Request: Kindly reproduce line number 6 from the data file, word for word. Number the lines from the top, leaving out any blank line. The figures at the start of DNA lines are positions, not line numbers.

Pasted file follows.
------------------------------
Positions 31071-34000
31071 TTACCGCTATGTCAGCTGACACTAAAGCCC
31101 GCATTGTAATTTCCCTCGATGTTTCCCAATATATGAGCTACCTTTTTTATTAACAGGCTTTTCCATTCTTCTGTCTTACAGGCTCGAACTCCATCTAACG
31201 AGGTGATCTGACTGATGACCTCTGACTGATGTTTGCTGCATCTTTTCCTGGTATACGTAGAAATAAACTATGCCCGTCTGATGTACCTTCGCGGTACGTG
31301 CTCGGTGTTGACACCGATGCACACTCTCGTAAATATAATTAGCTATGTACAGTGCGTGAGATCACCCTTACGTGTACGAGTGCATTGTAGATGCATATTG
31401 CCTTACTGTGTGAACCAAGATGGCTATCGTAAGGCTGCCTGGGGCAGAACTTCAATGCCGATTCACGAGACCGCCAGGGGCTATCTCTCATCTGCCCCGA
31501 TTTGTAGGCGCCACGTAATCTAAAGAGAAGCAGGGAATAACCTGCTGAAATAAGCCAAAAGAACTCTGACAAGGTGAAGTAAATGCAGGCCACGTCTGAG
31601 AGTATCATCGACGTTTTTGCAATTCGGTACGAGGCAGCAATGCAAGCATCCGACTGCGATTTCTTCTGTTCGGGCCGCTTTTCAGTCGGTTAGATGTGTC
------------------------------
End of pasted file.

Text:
31401 CCTTACTGTGTGAACCAAGATGGCTATCGTAAGGCTGCCTGGGGCAGAACTTCAATGCCGATTCACGAGACCGCCAGGGGCTATCTCTCATCTGCCCCGA